Do I Need a Special Needs Trust for My Loved One?

by Ball Morse Lowe on May 29, 2019


As you probably already know, a trust is a fiduciary agreement that allows a third party or trustee to hold assets on behalf of a beneficiary. Trusts are used in many ways and can specify exactly how and when the assets pass to beneficiaries. One type of trust that is especially useful is a special needs trust, also referred to as a supplemental needs trust.  A special needs trust is useful for beneficiaries who are receiving or may receive Medicaid or other state/federal benefits.  A special needs trust provides for an individual’s supplemental needs without disqualifying the person from benefits. In other words, it keeps a nest egg of assets for the person’s future needs and keeps the person qualified for government benefits. Supplemental needs are needs or benefits other than those being provided by the government.  For example, supplemental needs might include expenses for televisions, cell phones, pre-paid funeral arrangements, personal care items and vacations.   

Different Types of Special Needs Trusts

A first party trust, also known as a “(d)(4)(A) trust” or “Medicaid Pay-Back Trust” is a trust funded with the beneficiary’s own assets. These assets might be from a personal injury award, an inheritance or life insurance proceeds.  If the person receiving benefits were to directly receive these assets, the beneficiary could be disqualified from receiving governmental benefits. A first party special needs trust must include repayment language directing that upon the beneficiary’s death, the remaining assets must be returned to the state up to an amount equal to the amount the state paid on behalf of the individual.

A third party special needs trust is established by a parent or another third party for the benefit of a person receiving benefits.  The third party uses his/her own assets to fund the trust.  If a person is currently receiving benefits, a standalone trust can be established to ensure the person will continue receiving benefits.  Another way to establish a third party trust is through an estate plan.  For example, parents setting up a revocable living trust for themselves can include provisions for establishing a third party trust in the event a beneficiary is receiving government benefits at the time of distribution.  This protects the beneficiary’s ability to receive government benefits.  Unlike a first party trust, third party trusts do not have to contain repayment language.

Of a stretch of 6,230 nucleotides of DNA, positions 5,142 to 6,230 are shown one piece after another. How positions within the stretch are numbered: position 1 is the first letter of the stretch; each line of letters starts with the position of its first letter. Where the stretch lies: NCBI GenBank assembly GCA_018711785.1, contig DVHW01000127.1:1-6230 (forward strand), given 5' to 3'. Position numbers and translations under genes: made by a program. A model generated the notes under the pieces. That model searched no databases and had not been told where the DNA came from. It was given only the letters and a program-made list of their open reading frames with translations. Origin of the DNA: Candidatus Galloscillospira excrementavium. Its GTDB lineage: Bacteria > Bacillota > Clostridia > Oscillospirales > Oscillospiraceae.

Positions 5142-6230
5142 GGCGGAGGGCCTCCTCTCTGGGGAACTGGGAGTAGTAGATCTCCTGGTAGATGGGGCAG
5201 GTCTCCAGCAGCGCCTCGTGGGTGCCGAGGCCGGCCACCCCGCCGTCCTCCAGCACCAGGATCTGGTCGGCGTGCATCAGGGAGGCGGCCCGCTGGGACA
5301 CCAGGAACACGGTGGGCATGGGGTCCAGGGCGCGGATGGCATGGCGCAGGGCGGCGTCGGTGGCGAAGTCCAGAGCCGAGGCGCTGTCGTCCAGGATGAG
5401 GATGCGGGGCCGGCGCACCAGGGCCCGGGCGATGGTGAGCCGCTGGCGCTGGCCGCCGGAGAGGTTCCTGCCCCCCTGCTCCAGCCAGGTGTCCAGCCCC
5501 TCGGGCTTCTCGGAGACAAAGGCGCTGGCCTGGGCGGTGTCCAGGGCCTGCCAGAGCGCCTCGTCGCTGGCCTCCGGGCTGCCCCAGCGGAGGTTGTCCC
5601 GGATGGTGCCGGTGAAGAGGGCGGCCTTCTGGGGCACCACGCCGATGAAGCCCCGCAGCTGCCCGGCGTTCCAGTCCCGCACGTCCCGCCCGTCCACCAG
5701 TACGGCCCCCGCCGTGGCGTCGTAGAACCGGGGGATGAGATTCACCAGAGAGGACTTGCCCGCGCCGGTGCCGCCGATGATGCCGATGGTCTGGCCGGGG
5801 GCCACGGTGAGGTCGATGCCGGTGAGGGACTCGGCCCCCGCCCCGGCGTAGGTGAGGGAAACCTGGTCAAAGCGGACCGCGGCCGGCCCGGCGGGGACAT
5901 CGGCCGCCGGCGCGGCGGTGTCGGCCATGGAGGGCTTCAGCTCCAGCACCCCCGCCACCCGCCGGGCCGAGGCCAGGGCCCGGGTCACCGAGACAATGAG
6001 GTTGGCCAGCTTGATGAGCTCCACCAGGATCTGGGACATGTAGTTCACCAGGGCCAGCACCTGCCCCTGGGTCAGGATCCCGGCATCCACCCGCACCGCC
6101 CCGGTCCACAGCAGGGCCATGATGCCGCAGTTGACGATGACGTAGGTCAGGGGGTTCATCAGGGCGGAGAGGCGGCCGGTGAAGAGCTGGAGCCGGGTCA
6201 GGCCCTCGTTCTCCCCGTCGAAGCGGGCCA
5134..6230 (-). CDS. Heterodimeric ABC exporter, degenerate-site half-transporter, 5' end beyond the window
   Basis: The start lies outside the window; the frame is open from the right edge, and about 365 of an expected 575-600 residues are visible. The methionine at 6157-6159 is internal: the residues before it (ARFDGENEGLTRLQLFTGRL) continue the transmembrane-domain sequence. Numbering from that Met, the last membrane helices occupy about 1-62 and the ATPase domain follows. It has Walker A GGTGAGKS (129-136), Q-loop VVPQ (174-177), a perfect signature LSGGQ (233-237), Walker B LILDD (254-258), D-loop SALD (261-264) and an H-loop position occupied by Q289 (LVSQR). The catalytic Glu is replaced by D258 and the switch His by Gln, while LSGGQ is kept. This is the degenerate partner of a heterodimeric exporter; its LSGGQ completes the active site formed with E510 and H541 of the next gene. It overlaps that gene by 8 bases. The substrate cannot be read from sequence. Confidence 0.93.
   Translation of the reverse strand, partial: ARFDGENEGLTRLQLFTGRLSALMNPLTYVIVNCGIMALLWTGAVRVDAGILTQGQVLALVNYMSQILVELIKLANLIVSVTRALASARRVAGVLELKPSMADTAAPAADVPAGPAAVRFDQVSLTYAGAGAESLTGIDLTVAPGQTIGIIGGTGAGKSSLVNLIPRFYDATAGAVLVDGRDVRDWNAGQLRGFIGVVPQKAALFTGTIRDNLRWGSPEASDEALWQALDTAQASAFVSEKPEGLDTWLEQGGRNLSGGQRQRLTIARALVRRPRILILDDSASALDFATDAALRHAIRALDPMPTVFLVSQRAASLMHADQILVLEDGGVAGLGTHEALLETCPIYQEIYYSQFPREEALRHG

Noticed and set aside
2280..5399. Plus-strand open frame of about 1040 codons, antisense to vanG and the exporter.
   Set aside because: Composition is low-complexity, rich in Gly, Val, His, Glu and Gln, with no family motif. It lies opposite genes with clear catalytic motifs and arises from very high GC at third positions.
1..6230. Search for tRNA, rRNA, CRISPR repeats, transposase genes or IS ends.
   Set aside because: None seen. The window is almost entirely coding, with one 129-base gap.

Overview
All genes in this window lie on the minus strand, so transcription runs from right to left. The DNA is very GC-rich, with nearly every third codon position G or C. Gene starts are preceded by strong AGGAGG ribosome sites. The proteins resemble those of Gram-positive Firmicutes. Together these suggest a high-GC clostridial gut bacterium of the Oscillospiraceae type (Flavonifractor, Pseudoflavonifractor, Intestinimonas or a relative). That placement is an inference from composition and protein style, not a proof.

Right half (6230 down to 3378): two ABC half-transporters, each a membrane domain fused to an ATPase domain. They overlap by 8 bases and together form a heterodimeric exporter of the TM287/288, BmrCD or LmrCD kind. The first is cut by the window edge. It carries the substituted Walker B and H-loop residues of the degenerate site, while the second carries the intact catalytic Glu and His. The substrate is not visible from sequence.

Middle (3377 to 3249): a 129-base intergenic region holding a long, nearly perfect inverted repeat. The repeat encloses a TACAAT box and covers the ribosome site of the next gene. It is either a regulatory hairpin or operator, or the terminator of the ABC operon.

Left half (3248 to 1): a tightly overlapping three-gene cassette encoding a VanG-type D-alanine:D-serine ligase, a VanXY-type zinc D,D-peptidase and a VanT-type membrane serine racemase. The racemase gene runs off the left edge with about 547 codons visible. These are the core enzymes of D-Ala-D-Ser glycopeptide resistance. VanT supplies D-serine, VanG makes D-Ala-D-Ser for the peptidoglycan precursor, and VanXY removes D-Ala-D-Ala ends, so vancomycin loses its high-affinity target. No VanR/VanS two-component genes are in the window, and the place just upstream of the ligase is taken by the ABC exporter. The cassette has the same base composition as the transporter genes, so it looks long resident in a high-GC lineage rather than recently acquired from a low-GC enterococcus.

Selecting a Trustee

One of the most important and hardest decisions in designing a special needs trust is choosing a trustee. The trustee of a special needs trust has sole discretion in making distributions to the beneficiary.  If distributions are made for “support” and not supplemental needs, the beneficiary could be disqualified from benefits.  Choosing a corporate trustee is typically the best option. If a corporate trustee is used, a family member or friend can be appointed to serve as co-trustee with the corporate trustee.  The friend or family member can assist the corporate trustee in understanding the unique daily needs of the beneficiary.

In Summary

There are plenty of different reasons to set up a trust either for yourself or a loved one. In many cases when someone sets up a first party or third party special needs trust, it is to ensure that the person receiving government benefits is not disqualified from receiving them. Setting up and administering a special needs trust is a complex process. To make certain everything goes properly, we recommend working with a lawyer to set up your trust.

If you’d like to talk about the process of setting up a special needs trust, please contact us today!

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Topics: Trusts